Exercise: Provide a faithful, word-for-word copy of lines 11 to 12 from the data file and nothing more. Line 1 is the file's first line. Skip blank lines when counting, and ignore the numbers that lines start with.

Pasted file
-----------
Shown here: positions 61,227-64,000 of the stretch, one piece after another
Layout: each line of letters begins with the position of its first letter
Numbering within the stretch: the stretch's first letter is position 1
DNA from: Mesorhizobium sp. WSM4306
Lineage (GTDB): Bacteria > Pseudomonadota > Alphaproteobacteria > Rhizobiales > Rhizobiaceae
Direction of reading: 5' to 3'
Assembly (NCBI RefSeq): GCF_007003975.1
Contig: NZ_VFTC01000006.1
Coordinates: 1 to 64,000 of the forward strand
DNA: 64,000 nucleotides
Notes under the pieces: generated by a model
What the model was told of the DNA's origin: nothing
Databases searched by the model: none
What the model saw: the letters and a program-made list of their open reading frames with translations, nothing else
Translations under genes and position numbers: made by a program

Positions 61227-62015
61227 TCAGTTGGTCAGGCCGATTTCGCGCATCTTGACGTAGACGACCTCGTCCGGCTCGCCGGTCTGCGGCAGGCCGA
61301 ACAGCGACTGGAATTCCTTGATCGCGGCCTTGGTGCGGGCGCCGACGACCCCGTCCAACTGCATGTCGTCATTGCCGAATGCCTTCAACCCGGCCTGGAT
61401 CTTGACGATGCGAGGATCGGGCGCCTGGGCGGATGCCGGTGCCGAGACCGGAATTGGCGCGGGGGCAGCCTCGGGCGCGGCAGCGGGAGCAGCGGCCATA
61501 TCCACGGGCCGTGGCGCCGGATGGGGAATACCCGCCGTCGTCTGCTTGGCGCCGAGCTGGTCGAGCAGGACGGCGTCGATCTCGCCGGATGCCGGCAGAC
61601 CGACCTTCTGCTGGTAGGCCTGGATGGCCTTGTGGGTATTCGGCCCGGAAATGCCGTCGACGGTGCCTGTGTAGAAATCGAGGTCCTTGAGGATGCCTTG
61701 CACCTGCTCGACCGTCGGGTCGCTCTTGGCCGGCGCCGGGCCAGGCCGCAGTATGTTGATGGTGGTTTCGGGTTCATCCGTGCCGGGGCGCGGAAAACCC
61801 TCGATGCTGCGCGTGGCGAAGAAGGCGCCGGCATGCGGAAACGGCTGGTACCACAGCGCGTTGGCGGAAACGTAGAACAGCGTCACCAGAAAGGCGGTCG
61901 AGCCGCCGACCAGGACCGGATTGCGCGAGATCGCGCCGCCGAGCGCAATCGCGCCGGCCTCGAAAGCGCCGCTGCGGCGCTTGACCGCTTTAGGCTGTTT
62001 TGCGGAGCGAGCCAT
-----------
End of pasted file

Notes under the pieces: generated by a model
What the model was told of the DNA's origin: nothing